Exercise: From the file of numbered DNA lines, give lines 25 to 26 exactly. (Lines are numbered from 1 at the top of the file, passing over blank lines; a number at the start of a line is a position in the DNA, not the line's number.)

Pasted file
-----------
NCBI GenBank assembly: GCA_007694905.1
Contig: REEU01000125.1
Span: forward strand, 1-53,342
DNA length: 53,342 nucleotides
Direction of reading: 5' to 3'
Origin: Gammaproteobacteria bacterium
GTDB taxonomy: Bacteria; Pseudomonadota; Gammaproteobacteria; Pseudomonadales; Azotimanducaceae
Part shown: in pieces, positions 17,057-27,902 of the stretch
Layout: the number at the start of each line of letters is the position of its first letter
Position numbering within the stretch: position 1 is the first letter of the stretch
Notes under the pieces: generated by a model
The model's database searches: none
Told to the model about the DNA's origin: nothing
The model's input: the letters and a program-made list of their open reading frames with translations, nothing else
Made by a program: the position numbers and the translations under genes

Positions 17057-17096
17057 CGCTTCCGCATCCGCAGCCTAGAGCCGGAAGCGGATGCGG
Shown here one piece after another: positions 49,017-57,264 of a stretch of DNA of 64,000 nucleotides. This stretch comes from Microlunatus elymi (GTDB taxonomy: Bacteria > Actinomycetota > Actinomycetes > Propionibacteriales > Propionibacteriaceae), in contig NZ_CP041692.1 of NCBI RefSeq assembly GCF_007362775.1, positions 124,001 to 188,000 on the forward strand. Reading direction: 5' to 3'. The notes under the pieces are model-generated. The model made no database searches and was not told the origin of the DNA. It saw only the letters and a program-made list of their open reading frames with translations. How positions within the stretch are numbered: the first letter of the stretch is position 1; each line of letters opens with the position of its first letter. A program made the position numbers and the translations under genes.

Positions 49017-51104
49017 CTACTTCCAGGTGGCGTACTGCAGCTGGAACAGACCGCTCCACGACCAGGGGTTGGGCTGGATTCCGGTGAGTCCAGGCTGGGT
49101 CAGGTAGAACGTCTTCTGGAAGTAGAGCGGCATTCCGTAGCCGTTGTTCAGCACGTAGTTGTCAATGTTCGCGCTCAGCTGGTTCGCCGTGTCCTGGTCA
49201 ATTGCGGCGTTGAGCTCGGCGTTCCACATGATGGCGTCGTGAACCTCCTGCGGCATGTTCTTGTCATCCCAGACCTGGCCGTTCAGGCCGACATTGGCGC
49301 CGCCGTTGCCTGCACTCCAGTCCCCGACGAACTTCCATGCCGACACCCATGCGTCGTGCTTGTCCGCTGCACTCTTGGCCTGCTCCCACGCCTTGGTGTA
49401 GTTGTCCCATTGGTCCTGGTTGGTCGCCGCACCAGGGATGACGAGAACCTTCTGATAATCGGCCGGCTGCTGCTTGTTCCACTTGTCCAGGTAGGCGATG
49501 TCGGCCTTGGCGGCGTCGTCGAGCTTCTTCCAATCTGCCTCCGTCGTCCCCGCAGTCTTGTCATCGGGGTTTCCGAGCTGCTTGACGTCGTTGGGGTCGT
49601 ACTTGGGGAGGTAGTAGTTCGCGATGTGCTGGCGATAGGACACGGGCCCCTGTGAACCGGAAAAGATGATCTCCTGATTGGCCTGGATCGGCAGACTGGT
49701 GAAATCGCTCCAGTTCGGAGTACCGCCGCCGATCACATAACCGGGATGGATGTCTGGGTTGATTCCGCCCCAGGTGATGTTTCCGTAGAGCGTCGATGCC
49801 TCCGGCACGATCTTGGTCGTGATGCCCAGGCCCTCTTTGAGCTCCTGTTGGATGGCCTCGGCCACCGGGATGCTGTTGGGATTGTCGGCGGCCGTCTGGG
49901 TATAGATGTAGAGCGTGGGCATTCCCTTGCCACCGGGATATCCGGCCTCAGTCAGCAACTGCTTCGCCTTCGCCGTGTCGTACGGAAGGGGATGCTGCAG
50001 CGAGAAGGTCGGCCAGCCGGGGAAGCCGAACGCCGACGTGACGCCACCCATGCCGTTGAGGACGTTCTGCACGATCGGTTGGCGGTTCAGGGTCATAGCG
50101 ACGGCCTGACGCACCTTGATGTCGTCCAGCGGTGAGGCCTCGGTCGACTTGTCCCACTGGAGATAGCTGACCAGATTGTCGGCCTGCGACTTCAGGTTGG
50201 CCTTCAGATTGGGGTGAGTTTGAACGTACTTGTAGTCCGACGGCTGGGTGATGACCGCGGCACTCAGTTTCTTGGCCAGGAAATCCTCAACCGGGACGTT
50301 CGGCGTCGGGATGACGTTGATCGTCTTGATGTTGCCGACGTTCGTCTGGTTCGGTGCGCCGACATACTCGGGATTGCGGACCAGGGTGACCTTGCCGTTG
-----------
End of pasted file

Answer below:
49501 TCGGCCTTGGCGGCGTCGTCGAGCTTCTTCCAATCTGCCTCCGTCGTCCCCGCAGTCTTGTCATCGGGGTTTCCGAGCTGCTTGACGTCGTTGGGGTCGT
49601 ACTTGGGGAGGTAGTAGTTCGCGATGTGCTGGCGATAGGACACGGGCCCCTGTGAACCGGAAAAGATGATCTCCTGATTGGCCTGGATCGGCAGACTGGT